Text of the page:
Dir: Bernard Rose. 2005.UK/Romania. 93 mins.

After ivansxtcproved such a cult favourite in certain territories, British director BernardRose now delivers in Snuff adeliciously Machievellian horror movie which has cult hit written all over it.Strictly for adults of a robust constitution, as opposed to the sanitized PG-13horror movies which are so marketable in wide release these days, Snuff ramps up the gore, nudity and shock factor withinthe context of myriad narrative puzzles. Often genuinely scary, sometimeslaughably absurd, the picture is destined to be a favourite of horror fans andmidnight movie aficionados, while amusing critics and buffs with non-stop filmreferences.

Snuff marks an opportunity for international distributorsto buy into a smart genre title with theatrical potential and high DVD value.It nevertheless contains some no-holds-barred imagery which some will take moreseriously than others (or than they should), so buyers should expectprohibitive ratings and a limited free-TV life across the world.

Production values are high.Although almost all set in the ritzy North London neighbourhood of Highgate, itwas shot entirely in Romania and the results are impressive. The $6m film feelslike it's set in London, but could never have been made so cost-effectively hadit been filmed there.

At the heart of themulti-layered drama is a gleeful performance by Dutch star Jeroen Krabbe,playing a film director called Boris Arkadin (note the Orson Welles referenceright off the bat) with the oily charm and menace of Vincent Price at his mostdemented.

The film opens in London,1888, with the arrival of a doctor at the mansion of Mr Maezel (played byKrabbe). Maezel explains that his wife has died in childbirth but the baby isstill alive and he wants the doctor to cut her open and rescue the infant. But,once the operation has been completed, the audience realizes that she was neverdead.

The Hammer-esque sequence,we soon discover, is a clip from a film by the legendary horror directorArkadin being projected in his London house, the same mansion as we saw in thefilm. It is 1975 and all his friends are there for the screening and party, aswell as his pregnant wife Mary (Lisa Enos). A man is shooting the party on aSuper 8 camera. But after Arkadin has been called away on an emergency to go tothe film laboratory, a group of crazed girls and one man (a la Manson) breakinto the party and kill all in sight including Mary.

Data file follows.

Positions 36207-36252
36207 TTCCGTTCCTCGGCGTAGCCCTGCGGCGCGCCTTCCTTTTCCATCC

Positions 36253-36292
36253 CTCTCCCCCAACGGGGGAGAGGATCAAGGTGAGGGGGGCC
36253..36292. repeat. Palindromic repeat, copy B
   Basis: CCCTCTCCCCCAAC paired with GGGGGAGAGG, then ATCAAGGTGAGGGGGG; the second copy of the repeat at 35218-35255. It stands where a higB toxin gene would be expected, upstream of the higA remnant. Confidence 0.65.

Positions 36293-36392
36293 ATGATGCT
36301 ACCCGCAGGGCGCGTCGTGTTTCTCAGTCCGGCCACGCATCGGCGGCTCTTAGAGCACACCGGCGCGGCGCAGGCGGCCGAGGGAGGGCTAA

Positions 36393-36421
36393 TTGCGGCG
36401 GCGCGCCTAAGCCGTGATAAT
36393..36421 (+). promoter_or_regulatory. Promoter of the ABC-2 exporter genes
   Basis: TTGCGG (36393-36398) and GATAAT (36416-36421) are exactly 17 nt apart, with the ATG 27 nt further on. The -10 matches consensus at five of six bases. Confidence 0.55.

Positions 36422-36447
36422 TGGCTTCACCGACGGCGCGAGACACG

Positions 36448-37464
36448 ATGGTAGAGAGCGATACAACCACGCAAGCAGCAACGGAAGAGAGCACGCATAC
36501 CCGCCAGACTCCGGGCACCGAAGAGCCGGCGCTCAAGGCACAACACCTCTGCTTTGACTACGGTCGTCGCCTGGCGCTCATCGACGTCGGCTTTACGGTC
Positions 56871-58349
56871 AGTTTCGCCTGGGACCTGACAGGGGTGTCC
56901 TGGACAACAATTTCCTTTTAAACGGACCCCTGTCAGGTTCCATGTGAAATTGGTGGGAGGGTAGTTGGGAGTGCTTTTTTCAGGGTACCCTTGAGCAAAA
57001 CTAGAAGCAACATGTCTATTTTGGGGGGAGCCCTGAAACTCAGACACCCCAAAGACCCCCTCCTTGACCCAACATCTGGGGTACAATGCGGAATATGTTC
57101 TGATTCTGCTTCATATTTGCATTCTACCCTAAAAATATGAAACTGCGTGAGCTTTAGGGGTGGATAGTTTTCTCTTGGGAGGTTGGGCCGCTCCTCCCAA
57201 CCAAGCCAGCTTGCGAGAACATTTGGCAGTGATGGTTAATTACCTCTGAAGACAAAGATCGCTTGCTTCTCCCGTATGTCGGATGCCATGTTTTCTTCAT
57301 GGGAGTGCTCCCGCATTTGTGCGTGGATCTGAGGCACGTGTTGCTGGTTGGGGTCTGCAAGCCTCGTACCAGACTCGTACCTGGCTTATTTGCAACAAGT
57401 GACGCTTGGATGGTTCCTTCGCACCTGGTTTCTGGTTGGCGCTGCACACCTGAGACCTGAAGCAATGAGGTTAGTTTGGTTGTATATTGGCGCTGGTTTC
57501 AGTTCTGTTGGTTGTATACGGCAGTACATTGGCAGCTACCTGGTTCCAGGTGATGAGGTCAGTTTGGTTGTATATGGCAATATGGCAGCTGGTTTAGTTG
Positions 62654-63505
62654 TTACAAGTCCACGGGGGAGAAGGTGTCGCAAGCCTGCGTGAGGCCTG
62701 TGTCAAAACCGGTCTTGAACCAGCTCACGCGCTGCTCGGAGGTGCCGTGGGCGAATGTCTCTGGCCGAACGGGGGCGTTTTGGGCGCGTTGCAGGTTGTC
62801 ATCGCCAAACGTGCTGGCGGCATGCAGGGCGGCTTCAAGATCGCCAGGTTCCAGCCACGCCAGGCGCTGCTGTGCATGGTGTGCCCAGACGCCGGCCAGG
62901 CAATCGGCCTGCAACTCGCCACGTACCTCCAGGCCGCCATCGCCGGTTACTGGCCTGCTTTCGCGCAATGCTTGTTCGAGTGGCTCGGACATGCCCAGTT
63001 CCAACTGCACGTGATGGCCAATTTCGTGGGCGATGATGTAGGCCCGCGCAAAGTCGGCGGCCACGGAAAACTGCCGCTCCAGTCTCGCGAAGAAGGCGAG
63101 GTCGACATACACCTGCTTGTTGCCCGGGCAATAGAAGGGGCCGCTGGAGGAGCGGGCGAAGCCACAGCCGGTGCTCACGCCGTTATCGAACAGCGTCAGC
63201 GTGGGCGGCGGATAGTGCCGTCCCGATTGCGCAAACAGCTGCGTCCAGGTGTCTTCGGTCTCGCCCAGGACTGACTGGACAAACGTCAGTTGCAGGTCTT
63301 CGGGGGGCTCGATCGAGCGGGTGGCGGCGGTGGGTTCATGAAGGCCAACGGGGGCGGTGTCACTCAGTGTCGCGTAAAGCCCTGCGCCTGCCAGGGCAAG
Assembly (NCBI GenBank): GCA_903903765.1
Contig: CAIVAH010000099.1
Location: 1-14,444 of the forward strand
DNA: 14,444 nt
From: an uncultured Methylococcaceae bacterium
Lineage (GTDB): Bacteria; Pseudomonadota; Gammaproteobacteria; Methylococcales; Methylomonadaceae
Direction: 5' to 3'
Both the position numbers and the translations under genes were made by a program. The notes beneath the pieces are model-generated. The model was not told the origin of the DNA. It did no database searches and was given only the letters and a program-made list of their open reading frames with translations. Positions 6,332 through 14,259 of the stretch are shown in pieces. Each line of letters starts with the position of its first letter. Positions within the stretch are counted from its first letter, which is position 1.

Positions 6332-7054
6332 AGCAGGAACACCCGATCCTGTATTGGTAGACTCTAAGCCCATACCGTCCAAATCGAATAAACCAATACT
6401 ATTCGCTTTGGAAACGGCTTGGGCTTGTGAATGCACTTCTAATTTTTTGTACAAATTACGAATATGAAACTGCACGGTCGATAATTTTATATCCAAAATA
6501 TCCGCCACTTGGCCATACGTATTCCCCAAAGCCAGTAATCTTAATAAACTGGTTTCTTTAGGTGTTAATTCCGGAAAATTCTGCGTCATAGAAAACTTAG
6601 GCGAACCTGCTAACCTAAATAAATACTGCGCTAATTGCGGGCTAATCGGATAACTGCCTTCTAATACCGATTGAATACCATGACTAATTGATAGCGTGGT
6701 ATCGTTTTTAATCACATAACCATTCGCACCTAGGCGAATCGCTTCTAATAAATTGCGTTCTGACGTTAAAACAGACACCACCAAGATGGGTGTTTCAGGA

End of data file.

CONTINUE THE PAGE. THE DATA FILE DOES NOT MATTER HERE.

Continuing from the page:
Next up is a documentarybeing shown on television in present day London. A budding actress Wendy (Enosagain) and her boyfriend Andy (Mackenzie) are making love watching the filmwhile the film's director Nick Broomfield (yes, the same) is explaining howArkadin withdrew into a life of seclusion following the murders with his sonwho was born by Ceasarian section after his wife's death.

But Boris is planning to goback behind the camera to make a film recreating the events on the night of themurders, and he wants Wendy to play Mary. She and three other actors a bustyCaliforninan blonde (Harrison), a leading man (Sharif) and a nerdy guy (Regan) are asked to spend a couple of days in extended rehearsal with Arkadin in hismansion the same one we have seen before.

Arkadin has wired the housewith multiple cameras and starts shooting the movie immediately, forcing theactors to play their roles and setting in motion a series of horrifying eventsfor them to cope with. Andy meanwhile stumbles upon a website which iswebcasting the evening for entertainment, and calls the police in.

Armed with a surprisefinish, Rose manages to keep bluffing the audience while building considerabletension. Krabbe meanwhile camps it up something marvelous as the puppetmaster,laughing his way through various acts of degradation, a decaptiation and aspectacular crucifixion. Lisa Enos is game as the various women in his life,whether having a baby cut out of her without anesthetic or being nailed to across.

From The Devils to Eyes Wide Shut, Peeping Tom to A Clockwork Orange,Rose infuses the drama with tips of the hat to other films, a device which onlystrengthens his theme of the medium's ability to beg, borrow and steal in theservice of illusion. If it's nothing more than a shaggy dog story in the end,hardy viewers will have devilish fun in the process of being deceived.

Prod cos: Junction Films.
Worldwide sales: Focal PointReleasing (+ 1 310 641 5360).
Exec prods: Donald Kushner,Peter Locke.
Prods: Brad Wyman, Lisa Enos.
Scr: Bernard Rose.
DoP: Bernard Rose.
Prod des: Tine Jespersen.
Ed: David Gamble.
Mus: Matt Schultz..
Main cast: Jeroen Krabbe, LisaEnos, Hugo Myatt, Joe Regan, Teri Harrison, Sharif, Alastair Mackenzie